Indigenous politicians split on support for Wilson-Raybould

“In our culture, matriarchs are the heart of our home fires.”

Canada’s former justice minister could have been more flexible in her decision-making process, says the co-chair of the Liberal Indigenous Caucus.

Robert-Falcon Ouellette, the Liberal MP for Winnipeg Centre, says what Canadians saw from Jody Wilson-Raybould’s explosive testimony Wednesday was a peek behind the parliamentary curtain.

“What we saw yesterday was us learning and watching not only how sausage was made but also seeing a slaughterhouse and how decisions are come by,” he told APTN News.

“And it’s not a pretty process.”

Ouellette is one of nine members of the caucus. APTN asked all of them for comment.

He said it sounded like the former attorney general became entrenched in her position instead of absorbing new information from Justin Trudeau and others as it became available.

“The problem in politics is often sometimes people make a decision and they think no matter what happens they have to stick and be immobile and never make a change,” he said in an interview.

Ouellette said he believes what both politicians have to say about the SNC-Lavalin affair.

“I’ve met the prime minister, too. I’ve heard his version of the facts,” he said.

“He was working to make sure that all perspectives are looked at on an issue.”

Don Rusnak, former chair of the Liberal Indigenous Caucus, also comes down squarely in the middle.

Robert-Falcon Ouellette (APTN File)

“It is unfortunate that Ms. Wilson-Raybould felt pressured in her role as Attorney General,” the Thunder Bay-Rainy River MP said in an emailed statement.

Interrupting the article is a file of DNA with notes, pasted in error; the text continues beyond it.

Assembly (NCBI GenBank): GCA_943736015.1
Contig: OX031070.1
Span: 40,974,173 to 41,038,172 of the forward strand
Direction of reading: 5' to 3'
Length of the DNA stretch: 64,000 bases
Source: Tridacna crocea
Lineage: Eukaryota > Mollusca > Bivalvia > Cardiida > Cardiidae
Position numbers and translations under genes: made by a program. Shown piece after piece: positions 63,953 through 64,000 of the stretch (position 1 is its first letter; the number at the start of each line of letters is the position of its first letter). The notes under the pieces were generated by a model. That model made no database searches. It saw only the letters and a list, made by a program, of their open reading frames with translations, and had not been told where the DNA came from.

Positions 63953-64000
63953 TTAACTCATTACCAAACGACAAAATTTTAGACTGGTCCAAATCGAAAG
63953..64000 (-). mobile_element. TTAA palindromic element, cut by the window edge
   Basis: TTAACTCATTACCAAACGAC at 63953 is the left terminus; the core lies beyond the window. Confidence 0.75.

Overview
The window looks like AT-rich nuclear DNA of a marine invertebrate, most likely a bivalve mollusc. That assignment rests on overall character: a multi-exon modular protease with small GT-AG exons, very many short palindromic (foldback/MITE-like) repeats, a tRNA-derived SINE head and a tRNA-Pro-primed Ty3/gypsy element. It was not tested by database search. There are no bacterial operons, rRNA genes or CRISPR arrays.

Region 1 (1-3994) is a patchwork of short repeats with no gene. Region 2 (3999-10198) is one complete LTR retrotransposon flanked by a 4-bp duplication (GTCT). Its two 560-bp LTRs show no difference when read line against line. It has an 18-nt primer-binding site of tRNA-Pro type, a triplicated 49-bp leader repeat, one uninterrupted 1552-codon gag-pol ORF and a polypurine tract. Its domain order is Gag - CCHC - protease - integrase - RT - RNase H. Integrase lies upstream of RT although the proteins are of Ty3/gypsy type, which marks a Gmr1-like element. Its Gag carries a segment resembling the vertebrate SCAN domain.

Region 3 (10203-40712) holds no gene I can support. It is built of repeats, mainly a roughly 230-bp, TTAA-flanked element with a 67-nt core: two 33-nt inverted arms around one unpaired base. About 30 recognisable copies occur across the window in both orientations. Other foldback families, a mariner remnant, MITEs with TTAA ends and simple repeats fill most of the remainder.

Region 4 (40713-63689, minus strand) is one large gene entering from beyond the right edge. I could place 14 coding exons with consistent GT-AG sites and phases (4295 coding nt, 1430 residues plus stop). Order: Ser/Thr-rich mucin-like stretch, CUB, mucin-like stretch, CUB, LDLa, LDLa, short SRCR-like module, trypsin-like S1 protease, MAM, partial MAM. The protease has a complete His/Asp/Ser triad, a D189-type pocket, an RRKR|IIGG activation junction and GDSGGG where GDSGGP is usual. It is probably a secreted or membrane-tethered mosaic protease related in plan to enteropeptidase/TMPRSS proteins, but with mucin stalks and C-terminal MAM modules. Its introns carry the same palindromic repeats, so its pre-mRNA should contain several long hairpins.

“At the same time, the Prime Minister has been clear that he and his staff always acted appropriately and according to all the rules. It is normal for the government to have discussions about potential jobs losses and to be focused on growing the economy.”

Rusnak, now parliamentary secretary to the minister of Indigenous services, sees “growth and change” coming out of the situation.

Specifically, whether the roles of attorney general and minister of justice should be separated.

“I agree with this,” added the lawyer, who declined to say whether Wilson-Raybould should quit the Liberal caucus.

Meanwhile, Indigenous leaders expressed solidarity behind Wilson-Raybould.

One Manitoba chief saw parallels between the way the B.C. MP withstood “sustained pressure” and how Elijah Harper shut down the Meech Lake Accord in 1990.

Harper, a former MLA, MP and chief of a northern Manitoba First Nation, achieved national fame when he stood in the Manitoba legislature and refused to support the deal.

Garrison Settee (APTN File)

“The truth-telling testimony of the former attorney general will be held up as one of those moments where Indigenous people stuck to their principles much to the same effect as Elijah Harper stood against his government,” said Garrison Settee, Manitoba Keewatinowi Okimakanak grand chief.

In Saskatchewan, the Federation of Sovereign Indigenous Nations, applauded Wilson-Raybould’s “integrity and courage” in speaking out.

“In our culture, matriarchs are the heart of our home fires and we wanted to thank her for everything she’s done to highlight the spirit and intent of our people,” FSIN Chief Bobby Cameron said in a release.

Stuart Phillip, grand chief of the Union of B.C. Indian Chiefs, said Wilson-Raybould’s words grabbed attention across Canada.

“To stand up to the power structure…she took down some of the sickest bullies in Ottawa,” he told APTN.

“There’s a real buzz going on in our communities.”


With files from Martha Troian and Tina House





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1 thought on “Indigenous politicians split on support for Wilson-Raybould

  1. straight talk
    I for one applaud Jody Wilson Raybould,there is criminal activity in our parliament and it must be outed. If she goes along the people would be all over her for not bringing this to the forefront should of been done when harper and his cons were in eh.

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